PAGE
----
School’s Out! Don’t Leave Your Inhalers There!

Ah, summer!

School’s out and summer has started

The youngest just graduated from high school, which means no more dealing with public school. Like many parents of kids in public school, our three kids always kept an inhaler at school in their backpack. And my middle son had such severe asthma that we also kept an extra nebulizer at school for him too.

He would get so sick, so fast – and only a nebulizer would work for him.

Some families don’t realize that kids can carry their asthma inhalers with them at all times – even in public school. But only if they have the proper form filled out every year.

How does that work if schools are “drug-free zones”? Well, every state in the U.S. has laws on the books that allow students to carry their asthma inhalers with them – at all times.

American Lung Association says:

“When children with asthma attend school, their safety and management of asthma becomes a shared responsibility of the family, their asthma care provider, and the school personnel. Although all 50 states and the District of Columbia have passed a law allowing students to carry and use inhalers at school, some kids are still being denied access to these lifesaving medications during the school day.”

Why are kids denied access to their inhaler? Maybe they don’t have their medication form filled out, or maybe the school nurse or teacher doesn’t understand the law (I’ve heard all sorts of interesting stories….).

How do you make sure your kids can carry their inhalers at all times?

Every state is a little different, so check with your school nurse. For us, that meant filling out a “Self Administration Form” every summer. Our form is a dual Asthma Action Plan/permission form that allows students to legally self-carry their inhaler and use it.

Asthma Doc would fill out a new form before school started each school year. Then he and I would sign it, and then I (or Asthma Doc’s office) would send it to the school nurse. She would sign it, then makes sure she had a copy as well as the kid’s teachers.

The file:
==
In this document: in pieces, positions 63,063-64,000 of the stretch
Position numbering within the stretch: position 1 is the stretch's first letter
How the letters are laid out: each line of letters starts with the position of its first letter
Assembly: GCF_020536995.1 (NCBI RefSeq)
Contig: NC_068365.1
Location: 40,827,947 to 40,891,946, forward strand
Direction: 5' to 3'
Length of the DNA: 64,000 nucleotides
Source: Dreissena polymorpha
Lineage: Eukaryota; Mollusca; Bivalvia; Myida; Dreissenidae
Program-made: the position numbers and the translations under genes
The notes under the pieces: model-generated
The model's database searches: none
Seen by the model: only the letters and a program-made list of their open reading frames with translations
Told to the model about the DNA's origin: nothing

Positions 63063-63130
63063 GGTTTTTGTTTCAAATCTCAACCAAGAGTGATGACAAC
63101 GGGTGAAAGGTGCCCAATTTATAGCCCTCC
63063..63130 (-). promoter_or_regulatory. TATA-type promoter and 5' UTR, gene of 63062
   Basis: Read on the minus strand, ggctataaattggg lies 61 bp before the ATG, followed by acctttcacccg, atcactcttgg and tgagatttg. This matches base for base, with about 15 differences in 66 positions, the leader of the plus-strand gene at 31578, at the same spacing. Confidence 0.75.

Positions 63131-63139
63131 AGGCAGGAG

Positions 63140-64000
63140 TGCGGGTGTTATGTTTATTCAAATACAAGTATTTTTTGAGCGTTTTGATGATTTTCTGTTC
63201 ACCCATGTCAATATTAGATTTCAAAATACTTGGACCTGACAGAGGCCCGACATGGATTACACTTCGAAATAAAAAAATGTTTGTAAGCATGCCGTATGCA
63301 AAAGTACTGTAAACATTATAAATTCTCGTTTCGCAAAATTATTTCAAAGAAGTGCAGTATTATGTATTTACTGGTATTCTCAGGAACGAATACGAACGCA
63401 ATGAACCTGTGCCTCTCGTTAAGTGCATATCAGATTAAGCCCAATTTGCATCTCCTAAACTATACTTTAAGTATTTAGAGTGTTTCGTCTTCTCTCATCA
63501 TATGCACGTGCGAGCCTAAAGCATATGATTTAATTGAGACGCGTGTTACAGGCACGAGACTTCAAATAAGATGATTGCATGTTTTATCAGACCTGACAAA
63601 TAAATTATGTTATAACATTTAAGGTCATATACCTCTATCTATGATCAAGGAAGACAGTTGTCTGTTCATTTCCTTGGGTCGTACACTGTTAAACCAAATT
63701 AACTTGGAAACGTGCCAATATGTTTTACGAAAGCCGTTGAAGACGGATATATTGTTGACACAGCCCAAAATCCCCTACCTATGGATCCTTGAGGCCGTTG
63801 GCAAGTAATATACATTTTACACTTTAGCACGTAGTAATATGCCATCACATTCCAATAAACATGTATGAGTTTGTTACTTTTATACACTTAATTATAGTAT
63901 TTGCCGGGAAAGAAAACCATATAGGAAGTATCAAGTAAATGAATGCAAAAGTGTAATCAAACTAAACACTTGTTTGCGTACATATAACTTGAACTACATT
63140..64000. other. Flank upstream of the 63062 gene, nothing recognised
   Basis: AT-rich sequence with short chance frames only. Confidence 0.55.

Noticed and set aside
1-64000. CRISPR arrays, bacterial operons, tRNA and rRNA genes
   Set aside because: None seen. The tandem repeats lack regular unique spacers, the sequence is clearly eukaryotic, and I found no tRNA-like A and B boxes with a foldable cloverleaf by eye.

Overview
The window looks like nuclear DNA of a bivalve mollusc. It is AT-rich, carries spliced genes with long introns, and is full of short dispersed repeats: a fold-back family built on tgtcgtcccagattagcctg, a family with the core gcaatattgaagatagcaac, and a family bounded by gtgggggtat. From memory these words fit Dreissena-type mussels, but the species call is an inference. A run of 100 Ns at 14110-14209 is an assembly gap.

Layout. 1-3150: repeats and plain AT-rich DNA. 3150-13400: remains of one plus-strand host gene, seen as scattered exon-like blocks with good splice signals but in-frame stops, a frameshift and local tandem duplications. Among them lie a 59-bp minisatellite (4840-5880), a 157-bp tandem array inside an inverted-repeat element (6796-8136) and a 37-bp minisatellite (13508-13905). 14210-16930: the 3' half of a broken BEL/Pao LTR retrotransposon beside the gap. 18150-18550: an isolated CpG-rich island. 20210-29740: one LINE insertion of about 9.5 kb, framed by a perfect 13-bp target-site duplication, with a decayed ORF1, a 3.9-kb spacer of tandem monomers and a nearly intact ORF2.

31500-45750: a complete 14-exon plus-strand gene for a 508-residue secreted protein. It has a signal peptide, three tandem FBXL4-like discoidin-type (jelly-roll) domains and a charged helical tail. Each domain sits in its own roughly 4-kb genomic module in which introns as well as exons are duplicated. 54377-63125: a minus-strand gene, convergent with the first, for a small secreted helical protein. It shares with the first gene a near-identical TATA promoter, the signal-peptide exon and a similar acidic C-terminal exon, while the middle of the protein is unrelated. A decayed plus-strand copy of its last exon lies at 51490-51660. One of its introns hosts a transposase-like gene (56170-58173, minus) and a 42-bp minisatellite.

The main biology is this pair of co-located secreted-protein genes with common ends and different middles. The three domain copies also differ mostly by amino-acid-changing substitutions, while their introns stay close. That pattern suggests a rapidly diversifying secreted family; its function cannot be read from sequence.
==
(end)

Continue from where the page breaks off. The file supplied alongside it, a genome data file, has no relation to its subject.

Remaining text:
How do you know if your child is ready to self-carry and use their inhaler? You can try American Lung Association’s “Self Readiness Assessment Tool.”

It can also help parents who think, “My kid can do anything!”, but sometimes they just aren’t ready.

Our kids learned to use inhalers and nebulizers when they were very young. It’s second nature around here!

Other families, not so much. I’ve heard of kids goofing off with their inhaler (spraying it and jumping in the air to sniff it). Squirting it at their friends, etc.

You decide what’s right for your kids

For us, it was important for my daughter to always carry her inhaler in case she had an asthma attack during soccer practice, a track meet, or cross country meet. Since she has exercise-induced asthma, chances were pretty good that she was going to have problems while she trained and competed.

So, now that school is out, I had her dump out her backpack. That’s one of those moments as a parent when you think, “How long has THAT been in there?!” or, “So that’s where my gum and lip balm went!”.

While you’re at it, check for their asthma inhalers. You may want to make sure the inhaler made it home at the end of the school year. If you can’t find it, ask the school nurse or your child’s teacher.

After all, that’s not something you want to be without!

Now, where to put the rest of the junk from her backpack….

This article represents the opinions, thoughts, and experiences of the author; none of this content has been paid for by any advertiser. The Asthma.net team does not recommend or endorse any products or treatments discussed herein. Learn more about how we maintain editorial integrity here.

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